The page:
HOW DOES THE CIRCULAR ECONOMY CHANGE JOBS IN EUROPE? 15 by innovative start-ups focusing on things like more mation. Based on the scenario above, it could be esti- sustainable fibres. Circular action in the textile sector mated that, despite automation, textile recycling will still includes, for example, eco-design to ensure circular offer new job opportunities in the collection, handling textile products, new circular fibre innovation, clothing and recycling of textiles and have a net positive impact as-a-service, uptake of secondary raw materials, reuse on jobs. However, the nature of the work in the recycling and repair services, second-hand stores and peer-to-peer facilities may change with automation leading to demand marketplaces, and improved sorting and recycling of for new, advanced sets of skills. textiles. While textile collection and recycling already have a Will the circular economy bring modest impact on jobs across Europe, the future poten- textile jobs back to Europe? tial is substantial. Textile recycling is currently extremely Circular thinking can boost reuse businesses and repair labour-intensive as the sorting needs to be performed by services that extend the lifetime of textiles. New circular hand. Textile recycling is the most labour-intensive businesses are making buying second-hand easy and recycling activity in the Netherlands (Circle Economy, attractive. These businesses include hand-picking vintage 2020a). clothing or running a digital resale platform, and there The European Apparel and Textile Confederation are several new jobs that the growing second-hand (EURATEX) has estimated that for every one thousand market can create: for example, jobs in material and tonnes of clothing that are recycled, approximately 20 product diagnostics, product maintenance and marke- new jobs are created (EURATEX, 2020). Considering the ting. Jobs in clothing-as-a-service may also increase in large volumes of textile waste, the potential for job crea- the future. tion in recycling is significant. With increased collection, The sustainable consumption trend is reintroducing sorting and recycling, the textile sector has the potential people to using traditional repair services for clothing to create 120,000 jobs in the European Union. Currently and footwear. These very traditional craft services have about 2.8 million tonnes of textiles are already separately not been crucial in a linear textile system, in which collected in the EU and this amount is expected to consumers often consider the use of these services to be double by 2025 as a result of the new EU directive (ibid.). too costly or time-consuming and prefer to buy new In addition, new jobs are created indirectly, for example (Diddi and Yan, 2019). The circular economy challenges in logistics. this idea and encourages people to repair what they If a circular transition takes place as anticipated, already have. Repair services for clothing and footwear textile recycling will significantly change in the near are mostly local and include manual work, and the circu- future with new recycling facilities improving the capa- lar economy could have a notable impact on the number city of textile waste recycling and generating a more of these jobs across the whole EU. valuable output. These recycling facilities will be on a Local businesses in Europe are increasingly using larger scale and will use high-level technology and auto- the circular economy to improve their competitiveness “We are losing many craftmanship skills. Lots of services and companies has disappeared. I can see there is a growing need to have more craftmanship but there is the issue of education in terms of this field and how traditional skills are translated to the new generation.”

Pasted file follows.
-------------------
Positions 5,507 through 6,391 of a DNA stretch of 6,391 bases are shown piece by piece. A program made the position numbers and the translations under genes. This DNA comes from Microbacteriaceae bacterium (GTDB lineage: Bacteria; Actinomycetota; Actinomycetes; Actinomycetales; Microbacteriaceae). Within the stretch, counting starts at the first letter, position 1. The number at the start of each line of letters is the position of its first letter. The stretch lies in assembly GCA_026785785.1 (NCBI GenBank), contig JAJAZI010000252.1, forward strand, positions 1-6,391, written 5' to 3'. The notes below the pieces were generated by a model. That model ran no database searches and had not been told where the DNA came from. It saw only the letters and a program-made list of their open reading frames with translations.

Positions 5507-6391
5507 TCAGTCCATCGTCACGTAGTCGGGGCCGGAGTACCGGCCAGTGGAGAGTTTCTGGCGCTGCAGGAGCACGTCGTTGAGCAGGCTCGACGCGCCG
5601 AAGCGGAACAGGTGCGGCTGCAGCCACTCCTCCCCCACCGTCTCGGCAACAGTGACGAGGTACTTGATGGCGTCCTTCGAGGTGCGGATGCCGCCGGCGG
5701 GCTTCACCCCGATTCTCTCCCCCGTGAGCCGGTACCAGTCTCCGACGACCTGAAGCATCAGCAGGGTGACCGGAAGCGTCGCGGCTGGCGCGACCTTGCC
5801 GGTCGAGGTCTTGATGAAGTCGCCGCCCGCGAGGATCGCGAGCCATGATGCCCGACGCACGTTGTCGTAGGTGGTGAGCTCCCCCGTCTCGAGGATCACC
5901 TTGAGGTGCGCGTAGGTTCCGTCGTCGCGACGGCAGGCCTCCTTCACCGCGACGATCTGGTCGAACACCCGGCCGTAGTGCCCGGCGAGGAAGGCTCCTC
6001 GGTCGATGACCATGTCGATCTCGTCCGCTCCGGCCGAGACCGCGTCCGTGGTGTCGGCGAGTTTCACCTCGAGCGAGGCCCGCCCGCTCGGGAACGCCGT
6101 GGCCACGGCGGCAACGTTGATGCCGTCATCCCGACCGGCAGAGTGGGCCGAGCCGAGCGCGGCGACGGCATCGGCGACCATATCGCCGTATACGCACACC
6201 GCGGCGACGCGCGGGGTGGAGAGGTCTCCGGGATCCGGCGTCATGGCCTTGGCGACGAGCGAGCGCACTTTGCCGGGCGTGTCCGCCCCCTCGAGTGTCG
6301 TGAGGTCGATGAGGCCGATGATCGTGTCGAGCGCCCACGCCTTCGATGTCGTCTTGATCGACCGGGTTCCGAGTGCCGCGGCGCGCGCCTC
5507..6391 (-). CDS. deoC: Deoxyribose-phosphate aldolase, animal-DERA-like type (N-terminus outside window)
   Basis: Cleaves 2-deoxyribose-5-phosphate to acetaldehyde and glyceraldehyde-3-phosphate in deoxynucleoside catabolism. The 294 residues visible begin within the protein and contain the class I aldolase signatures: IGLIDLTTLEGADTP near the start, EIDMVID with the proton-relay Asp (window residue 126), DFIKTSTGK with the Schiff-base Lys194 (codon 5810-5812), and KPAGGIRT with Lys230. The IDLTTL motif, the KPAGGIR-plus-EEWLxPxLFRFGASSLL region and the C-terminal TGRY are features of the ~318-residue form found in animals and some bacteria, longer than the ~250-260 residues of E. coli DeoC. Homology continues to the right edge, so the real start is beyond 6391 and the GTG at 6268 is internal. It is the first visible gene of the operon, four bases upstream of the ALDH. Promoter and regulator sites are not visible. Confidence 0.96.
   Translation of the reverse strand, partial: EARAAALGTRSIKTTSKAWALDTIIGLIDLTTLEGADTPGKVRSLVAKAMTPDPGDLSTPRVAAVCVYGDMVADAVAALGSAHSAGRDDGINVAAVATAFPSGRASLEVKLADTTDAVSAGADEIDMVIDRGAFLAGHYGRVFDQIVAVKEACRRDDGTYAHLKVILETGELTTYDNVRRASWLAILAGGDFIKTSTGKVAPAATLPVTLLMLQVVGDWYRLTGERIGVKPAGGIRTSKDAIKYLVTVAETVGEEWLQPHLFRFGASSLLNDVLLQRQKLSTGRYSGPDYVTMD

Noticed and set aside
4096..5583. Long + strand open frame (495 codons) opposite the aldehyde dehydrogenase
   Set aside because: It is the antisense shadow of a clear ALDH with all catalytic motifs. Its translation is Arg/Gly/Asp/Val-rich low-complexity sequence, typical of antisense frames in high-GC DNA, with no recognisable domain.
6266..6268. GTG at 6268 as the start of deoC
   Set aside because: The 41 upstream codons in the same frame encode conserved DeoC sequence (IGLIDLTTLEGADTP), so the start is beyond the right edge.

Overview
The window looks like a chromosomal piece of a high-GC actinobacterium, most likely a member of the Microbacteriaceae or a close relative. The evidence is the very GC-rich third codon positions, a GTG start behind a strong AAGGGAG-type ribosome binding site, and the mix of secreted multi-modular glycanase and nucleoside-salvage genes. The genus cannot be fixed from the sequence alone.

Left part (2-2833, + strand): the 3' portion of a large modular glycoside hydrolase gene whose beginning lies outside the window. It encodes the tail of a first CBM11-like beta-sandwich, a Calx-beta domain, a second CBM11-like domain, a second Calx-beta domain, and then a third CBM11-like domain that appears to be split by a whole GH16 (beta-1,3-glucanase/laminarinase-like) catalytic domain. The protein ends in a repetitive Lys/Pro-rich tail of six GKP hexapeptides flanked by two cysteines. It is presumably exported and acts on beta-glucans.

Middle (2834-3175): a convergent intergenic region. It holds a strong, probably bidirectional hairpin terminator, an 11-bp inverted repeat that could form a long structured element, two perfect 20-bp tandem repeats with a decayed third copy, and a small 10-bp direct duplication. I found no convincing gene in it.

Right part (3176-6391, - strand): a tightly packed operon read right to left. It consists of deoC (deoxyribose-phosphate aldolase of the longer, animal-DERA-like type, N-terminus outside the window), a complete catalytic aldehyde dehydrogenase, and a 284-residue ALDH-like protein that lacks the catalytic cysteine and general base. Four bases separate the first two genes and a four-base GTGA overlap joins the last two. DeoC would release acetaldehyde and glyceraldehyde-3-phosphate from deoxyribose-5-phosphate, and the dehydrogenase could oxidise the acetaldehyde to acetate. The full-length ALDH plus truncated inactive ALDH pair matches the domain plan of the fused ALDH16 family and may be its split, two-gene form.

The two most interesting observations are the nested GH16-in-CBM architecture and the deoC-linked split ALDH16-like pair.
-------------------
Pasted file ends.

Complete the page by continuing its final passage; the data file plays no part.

HOW DOES THE CIRCULAR ECONOMY CHANGE JOBS IN EUROPE? 16 against bigger global brands, but this has not yet substan- designers should know how to work with recycled mate- tially affected the number of jobs in the sector. rials, utilise new renewable materials and support the The transition from linear to circular manufacturing recyclability, for example by designing out parts that practices could yield substantial opportunities for the hinder recyclability, such as certain mixes of fibres and European manufacturing base in the long run. In the printing techniques. initial phase of a circular transition, the impact on job A circular textile economy can improve access to creation is limited, but in the longer term, new innovative sustainable and high-quality textile products. New circu- solutions can have significant multiplier effects on new lar business models make sustainable textile consump- job creation, especially in production. tion more affordable and challenge the incentive to buy Currently, production of fabrics and clothing is fast fashion. For example, specialist second-hand stores largely outsourced to countries with a cheaper workforce. and clothing rental services are already granting many If European companies succeed in scaling the production people access to certain high-end brands and luxury of circular or recycled fibres, it could also encourage goods that they could not afford to buy new. Circularity companies to relocate production back to Europe. In the also helps to maintain the value of textile products, future, the European textile sector could be built on local meaning that people can also benefit economically supply chains and closed material loops, bringing signifi- themselves when they take part in the circular economy. cant and numerous new job opportunities. It is crucial to keep in mind that job creation in New production capabilities and skills are needed Europe can lead to job losses elsewhere if the currently across the whole European textile ecosystem. The need global textile production chains are replaced with more for eco-design skills will be further emphasised by the local ones. This development can reduce negative social EU’s upcoming Circular Textile Strategy. Skills related to and environmental impacts, but simultaneously lead to the recycling process, reverse logistics and the use of unemployment. Further research and foresight are nee- secondary raw materials in textiles are especially impor- ded to ensure a globally just transition to a circular tant as they help to close the loop. In a circular economy, economy. ReHubs – A joint initiative to improve and upscale textile waste recycling in the EU The European Apparel and Textile Confederation (EURATEX) and its member associations have proposed establishing five European textile recycling hubs for the industrial upcycling of textile waste in the EU. According to EURATEX’s estimates, the ReHubs scheme for textiles recycling could create 120,000 new jobs in the EU. These jobs will require skills related to sorting, recycling and reusing textiles (such as collecting, mechanical and chemical recycling, spinning, weaving, knitting, dying and garmenting). New business opportunities will arise for operators developing primary processing and automated sorting, mechanical and chemical recyclers and companies using final products. One of the textile recycling hubs is expected to be located in Finland, a country with an emerging textile recycling industry. There has already been large-scale investment in textile recycling with the building of an end-of-life textile refinement plant in Paimio, which is due to open in 2021. The plant will have the capacity to turn 12,000 tonnes of textile waste into new raw materials per year, representing 10 per cent of the total textile waste generated in Finland.